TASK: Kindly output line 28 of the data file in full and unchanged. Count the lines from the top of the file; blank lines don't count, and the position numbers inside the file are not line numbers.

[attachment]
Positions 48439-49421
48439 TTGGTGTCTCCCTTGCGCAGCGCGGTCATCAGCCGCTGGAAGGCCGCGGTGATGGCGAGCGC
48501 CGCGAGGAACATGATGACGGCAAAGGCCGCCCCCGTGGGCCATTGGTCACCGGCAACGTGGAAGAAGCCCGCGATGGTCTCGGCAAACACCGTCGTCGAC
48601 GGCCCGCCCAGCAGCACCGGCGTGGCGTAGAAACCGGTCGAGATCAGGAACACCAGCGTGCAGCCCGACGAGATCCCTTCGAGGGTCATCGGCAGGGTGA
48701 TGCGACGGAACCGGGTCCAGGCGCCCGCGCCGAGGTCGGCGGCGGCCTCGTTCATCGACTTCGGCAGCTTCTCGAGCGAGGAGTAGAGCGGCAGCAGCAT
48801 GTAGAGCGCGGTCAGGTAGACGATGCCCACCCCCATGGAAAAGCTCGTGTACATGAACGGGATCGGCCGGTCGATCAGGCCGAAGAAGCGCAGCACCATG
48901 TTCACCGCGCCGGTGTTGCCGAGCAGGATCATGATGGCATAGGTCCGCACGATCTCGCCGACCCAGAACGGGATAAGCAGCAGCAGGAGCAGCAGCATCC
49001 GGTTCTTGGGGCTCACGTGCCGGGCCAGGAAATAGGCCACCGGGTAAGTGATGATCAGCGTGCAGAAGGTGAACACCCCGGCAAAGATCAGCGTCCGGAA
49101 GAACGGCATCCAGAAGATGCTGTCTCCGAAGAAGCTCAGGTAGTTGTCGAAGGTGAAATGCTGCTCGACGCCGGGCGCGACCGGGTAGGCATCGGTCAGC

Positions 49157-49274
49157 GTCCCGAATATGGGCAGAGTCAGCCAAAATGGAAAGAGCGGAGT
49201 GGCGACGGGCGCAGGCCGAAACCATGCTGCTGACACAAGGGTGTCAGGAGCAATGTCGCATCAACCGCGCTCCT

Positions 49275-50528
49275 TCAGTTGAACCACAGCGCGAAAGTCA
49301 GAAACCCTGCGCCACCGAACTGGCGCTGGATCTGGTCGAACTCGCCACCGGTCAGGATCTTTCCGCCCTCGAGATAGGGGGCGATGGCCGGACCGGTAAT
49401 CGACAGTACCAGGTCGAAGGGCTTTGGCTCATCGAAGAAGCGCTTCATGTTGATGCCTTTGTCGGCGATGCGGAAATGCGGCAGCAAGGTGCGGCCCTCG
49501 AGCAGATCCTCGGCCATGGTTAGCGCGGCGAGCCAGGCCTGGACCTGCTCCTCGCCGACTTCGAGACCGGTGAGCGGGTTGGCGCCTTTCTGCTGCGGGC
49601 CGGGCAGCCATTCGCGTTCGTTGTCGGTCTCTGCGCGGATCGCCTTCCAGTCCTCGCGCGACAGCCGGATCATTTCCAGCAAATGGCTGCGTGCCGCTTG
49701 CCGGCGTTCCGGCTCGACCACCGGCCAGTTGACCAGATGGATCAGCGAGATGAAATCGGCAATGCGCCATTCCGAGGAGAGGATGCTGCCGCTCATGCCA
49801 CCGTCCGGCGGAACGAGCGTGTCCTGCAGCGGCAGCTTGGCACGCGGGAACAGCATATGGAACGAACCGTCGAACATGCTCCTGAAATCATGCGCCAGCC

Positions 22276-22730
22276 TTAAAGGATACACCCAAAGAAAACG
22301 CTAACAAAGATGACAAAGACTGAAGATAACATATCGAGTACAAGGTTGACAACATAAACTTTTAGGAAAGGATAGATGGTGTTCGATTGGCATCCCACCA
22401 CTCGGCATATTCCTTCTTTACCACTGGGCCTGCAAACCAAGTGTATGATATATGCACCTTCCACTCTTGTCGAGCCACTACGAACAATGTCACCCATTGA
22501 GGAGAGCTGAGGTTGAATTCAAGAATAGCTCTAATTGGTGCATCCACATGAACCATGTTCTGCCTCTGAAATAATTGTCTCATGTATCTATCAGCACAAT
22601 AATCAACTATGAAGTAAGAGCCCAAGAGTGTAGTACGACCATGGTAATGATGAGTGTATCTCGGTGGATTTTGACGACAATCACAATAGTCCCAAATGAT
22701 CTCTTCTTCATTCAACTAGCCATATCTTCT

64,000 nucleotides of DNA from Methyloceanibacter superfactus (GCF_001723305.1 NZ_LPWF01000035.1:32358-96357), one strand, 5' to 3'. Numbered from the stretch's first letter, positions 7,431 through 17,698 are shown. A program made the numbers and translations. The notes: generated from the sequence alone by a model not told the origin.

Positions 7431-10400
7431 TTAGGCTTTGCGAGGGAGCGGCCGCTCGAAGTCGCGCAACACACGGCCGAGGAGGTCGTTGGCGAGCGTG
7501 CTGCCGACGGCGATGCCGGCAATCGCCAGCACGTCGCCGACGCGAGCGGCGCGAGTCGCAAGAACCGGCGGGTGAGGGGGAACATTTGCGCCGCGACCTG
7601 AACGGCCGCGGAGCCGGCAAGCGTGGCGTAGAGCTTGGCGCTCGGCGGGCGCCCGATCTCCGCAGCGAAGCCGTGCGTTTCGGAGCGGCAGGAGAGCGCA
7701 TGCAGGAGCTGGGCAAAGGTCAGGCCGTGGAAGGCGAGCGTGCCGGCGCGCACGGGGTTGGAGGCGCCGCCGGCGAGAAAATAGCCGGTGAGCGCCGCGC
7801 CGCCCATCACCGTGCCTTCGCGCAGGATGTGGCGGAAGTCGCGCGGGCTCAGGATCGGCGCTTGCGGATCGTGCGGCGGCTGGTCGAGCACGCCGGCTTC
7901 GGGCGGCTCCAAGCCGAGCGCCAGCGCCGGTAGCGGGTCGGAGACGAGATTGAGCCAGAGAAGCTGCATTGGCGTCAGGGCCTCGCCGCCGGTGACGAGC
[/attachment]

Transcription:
64,000 nucleotides of DNA from Methyloceanibacter superfactus (GCF_001723305.1 NZ_LPWF01000035.1:32358-96357), one strand, 5' to 3'. Numbered from the stretch's first letter, positions 7,431 through 17,698 are shown. A program made the numbers and translations. The notes: generated from the sequence alone by a model not told the origin.